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Brussels sprouts and kale from the garden


Photo: Brussel sprouts

Photo: Brussel sprouts

Danny adores Brussels sprouts. He’s always buying little packs of them and squirreling them into the fridge. Then I have to eat them. And I don’t like them apart from creamed sprouts which are a bit figure challenging.

So I decided to grow some Bedford Fillbasket this year. Surely they’d be better than the commercially grown ones? They look great too, tall and statuesque. Inca walks between them and disappears in the mini forest.

I plucked the first sprouts a couple of days ago and they were tasty. Much sweeter and crisper than the ones in packs. In fact I even asked for more.

The kale experience was a different story. Having expected these to be good we munched in shocked silence. I harvested two varieties. A pretty curly kale – Frosty – which was fine with a delicate flavour. The offending beast was a dark green bobbly kale (Black Tuscany) -bitter and leathery and reminiscent of eating a handful of old bay leaves. I’d removed the stalks and simmered it for over 10 minutes.

I woke at 4 am and thought of our rows of beautiful kale plants. In Italy these are often grown in herbaceous borders. In the end would ours just be ornamental after all? As we have a lot of Black Tuscany plants to chomp through this winter I fired up the laptop to look for an answer.

I discovered that kale gets sweeter after the first frosts (someone even suggested that putting it in the freezer overnight to simulate this process). Kale also needs to be eaten really fresh as it gets more bitter the older it is. Ours had been picked and cooked within minutes. By 5am I’d seen videos on sautéing kale, making kale chips, incorporating kale into numerous recipes but still wasn’t convinced.

Does anyone out there have suggestions for making kale a bit more palatable? Or is Black Tuscany just a particularly bitter variety.

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  1. Serve apple sauce with it from your hundreds of windfalls. Apple and black kale are a wonderful combination. Also, leave the tough old leaves to support the plant and pick the youngest from the centre.

  2. Fiona
    I don’t know if anybody already suggested this, but kale chips are really nice. Wash and dry, take off stem.Toss in olive oil and any spices you want, place on a cookie sheet in one layer then bake until crispy. Avoid letting it go black on the edges, that just tastes horrific then. I cook nearly everything at 350 Farenheit so that is probably what I did with this but it can possibly handle lower heat. Ready in around 10 minutes. A nice snack or side to a sandwich.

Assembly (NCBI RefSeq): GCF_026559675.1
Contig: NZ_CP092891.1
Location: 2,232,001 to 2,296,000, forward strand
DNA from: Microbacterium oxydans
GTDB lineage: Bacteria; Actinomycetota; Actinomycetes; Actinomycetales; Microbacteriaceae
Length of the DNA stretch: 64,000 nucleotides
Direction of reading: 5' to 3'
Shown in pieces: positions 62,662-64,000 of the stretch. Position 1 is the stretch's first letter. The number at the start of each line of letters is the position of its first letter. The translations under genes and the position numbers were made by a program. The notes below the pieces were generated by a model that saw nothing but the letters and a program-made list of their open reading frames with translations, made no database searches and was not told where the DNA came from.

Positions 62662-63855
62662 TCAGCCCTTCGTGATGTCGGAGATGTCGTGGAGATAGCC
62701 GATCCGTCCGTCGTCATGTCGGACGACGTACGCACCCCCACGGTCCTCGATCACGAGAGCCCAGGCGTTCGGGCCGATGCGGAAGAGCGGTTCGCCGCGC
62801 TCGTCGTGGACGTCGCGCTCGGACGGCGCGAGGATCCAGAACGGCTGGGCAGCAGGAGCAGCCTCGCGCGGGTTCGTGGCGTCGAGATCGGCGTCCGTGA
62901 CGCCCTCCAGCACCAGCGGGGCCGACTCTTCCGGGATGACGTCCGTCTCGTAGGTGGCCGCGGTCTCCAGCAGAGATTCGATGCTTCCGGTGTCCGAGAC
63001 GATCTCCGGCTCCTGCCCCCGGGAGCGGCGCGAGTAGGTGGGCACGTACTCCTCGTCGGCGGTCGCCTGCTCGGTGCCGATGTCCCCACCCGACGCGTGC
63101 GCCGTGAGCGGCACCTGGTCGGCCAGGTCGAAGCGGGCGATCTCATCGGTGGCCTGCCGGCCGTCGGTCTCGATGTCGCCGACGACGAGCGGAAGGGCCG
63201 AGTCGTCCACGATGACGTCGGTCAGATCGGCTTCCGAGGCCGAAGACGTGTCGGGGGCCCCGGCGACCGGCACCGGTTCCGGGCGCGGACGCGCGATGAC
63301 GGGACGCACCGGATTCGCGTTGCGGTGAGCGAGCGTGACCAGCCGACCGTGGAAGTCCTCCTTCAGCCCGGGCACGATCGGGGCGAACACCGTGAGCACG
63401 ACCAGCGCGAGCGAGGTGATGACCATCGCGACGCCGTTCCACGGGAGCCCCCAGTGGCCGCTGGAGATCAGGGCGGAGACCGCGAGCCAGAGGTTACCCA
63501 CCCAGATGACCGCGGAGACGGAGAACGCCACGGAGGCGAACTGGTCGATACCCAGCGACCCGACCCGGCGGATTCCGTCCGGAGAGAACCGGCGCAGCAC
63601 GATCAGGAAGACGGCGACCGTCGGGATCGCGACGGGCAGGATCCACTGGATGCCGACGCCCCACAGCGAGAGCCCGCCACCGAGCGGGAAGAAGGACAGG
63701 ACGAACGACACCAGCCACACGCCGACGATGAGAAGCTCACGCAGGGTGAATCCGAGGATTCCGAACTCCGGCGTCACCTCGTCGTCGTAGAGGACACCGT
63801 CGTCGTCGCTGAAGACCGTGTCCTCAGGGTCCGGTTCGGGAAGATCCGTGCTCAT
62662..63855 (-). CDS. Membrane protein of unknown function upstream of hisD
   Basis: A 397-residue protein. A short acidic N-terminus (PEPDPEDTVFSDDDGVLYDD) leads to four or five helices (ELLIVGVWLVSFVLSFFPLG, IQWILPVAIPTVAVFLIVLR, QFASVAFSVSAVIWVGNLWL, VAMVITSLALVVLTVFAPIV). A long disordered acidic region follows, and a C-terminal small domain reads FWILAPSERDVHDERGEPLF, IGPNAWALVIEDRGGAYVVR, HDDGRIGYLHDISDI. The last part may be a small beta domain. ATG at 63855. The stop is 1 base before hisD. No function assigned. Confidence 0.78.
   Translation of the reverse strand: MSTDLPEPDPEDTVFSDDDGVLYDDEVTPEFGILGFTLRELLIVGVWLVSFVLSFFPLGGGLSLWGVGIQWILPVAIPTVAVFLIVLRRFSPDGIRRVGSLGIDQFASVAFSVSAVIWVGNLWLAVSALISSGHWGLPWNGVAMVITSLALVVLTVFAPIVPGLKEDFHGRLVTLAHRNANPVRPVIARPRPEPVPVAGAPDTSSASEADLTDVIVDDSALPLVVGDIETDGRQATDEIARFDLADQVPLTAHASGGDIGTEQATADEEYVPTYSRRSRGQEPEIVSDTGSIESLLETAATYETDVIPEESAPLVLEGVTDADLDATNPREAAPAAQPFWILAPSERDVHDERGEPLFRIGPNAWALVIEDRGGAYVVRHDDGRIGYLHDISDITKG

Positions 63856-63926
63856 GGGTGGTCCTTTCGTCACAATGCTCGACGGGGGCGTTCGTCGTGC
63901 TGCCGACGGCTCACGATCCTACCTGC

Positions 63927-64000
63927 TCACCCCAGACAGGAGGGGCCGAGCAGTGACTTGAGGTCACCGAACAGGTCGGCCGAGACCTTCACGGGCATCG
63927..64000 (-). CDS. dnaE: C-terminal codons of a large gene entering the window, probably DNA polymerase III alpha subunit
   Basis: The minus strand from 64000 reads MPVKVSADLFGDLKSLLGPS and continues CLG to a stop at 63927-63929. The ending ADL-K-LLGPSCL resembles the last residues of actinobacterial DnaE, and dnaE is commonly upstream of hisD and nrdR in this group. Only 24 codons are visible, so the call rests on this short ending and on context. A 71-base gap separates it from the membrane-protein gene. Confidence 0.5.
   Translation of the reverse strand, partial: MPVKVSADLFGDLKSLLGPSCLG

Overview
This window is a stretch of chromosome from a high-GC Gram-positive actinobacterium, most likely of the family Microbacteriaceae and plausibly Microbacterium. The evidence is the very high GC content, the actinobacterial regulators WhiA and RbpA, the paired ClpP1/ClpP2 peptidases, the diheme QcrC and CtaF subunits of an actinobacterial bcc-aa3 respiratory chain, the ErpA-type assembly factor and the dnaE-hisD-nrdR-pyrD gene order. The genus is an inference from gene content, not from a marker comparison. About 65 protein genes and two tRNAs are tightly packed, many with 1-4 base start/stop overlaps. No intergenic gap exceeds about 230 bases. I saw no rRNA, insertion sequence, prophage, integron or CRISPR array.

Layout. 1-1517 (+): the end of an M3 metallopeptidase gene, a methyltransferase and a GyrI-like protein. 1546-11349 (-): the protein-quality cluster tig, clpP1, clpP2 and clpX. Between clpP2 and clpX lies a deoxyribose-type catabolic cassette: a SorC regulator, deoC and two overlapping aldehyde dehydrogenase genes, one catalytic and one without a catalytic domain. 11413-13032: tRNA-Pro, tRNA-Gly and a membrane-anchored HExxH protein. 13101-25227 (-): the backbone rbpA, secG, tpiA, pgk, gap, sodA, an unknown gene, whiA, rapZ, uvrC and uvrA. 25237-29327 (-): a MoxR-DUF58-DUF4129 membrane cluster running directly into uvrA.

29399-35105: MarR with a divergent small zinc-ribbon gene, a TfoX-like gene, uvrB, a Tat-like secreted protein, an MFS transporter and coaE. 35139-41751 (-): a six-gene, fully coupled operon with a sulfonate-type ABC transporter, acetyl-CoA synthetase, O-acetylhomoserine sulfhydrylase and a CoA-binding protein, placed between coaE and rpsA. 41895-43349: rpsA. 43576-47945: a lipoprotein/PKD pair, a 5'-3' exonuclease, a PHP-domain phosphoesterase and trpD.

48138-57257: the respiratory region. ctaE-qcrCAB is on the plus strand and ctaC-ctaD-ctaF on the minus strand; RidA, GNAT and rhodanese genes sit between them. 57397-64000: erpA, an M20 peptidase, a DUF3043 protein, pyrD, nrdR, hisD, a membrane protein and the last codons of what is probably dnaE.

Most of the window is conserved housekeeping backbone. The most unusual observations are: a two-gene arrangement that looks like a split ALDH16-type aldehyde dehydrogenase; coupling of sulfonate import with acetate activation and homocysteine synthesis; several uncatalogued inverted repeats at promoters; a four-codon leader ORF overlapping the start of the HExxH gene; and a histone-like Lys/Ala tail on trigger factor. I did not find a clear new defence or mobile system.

3. Courtney C.

    I love to make kale soup, and have found that everyone loves it whether they even know what kale is, or despite not liking greens in general. I posted my recipe on a blog that I no longer update, but here is the link should you want to use it. Hope you enjoy!

  4. Try kale in pasta, which is my favorite way to eat it. Start your pasta pot to boil first, and then saute 3 strips of bacon cut up, in a little olive oil. Add a pinch of crushed red pepper flakes. When the bacon is done, add the chopped up kale, a little pasta water, and cover it. Your pot should be about boiling by now. Add salt to your water after it boils (adding before slows the time to come to boil) and throw in angel hair pasta and set the time for 3 minutes. Take the lid off the kale, toss it around with your tongs, and make a little empty spot. Add a little oil and two sliced cloves of garlic. Watch them so they don’t burn. Toss that all up and put the lid back on. When the angel hair is done, pull it out of the pasta water with your tongs and add to the kale. Add a half ladle of the pasta water. Once you get all the pasta in with the kale, toss it all up and plate it. Serve with fresh ground Parmesan cheese. I never get tired of this dish.

  5. I think if you want to eat it as it is, then leaving it until the first frosts would be the answer. Your brussels will be even tastier after a good frost too.

  6. As far as I’m concerned, the best way to deal with kale is to feed it to the chooks!

  7. Fiona, you should try sprouts gently steamed until just done, then sauted in butter till coloured, toss in some breadcrumbs and cook a little more. Delicious!

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